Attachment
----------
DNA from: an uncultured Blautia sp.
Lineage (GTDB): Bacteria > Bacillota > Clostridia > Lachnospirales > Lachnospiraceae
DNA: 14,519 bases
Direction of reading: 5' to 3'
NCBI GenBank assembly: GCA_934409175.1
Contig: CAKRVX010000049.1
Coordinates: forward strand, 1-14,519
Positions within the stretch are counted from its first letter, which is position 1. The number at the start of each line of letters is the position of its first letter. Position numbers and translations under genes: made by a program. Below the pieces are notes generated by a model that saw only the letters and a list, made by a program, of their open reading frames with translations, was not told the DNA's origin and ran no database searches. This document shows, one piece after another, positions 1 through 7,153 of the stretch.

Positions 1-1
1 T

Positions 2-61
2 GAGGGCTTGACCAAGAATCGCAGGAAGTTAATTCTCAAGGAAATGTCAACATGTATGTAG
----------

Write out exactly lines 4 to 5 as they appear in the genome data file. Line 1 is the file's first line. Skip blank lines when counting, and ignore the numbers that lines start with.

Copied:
Direction of reading: 5' to 3'
NCBI GenBank assembly: GCA_934409175.1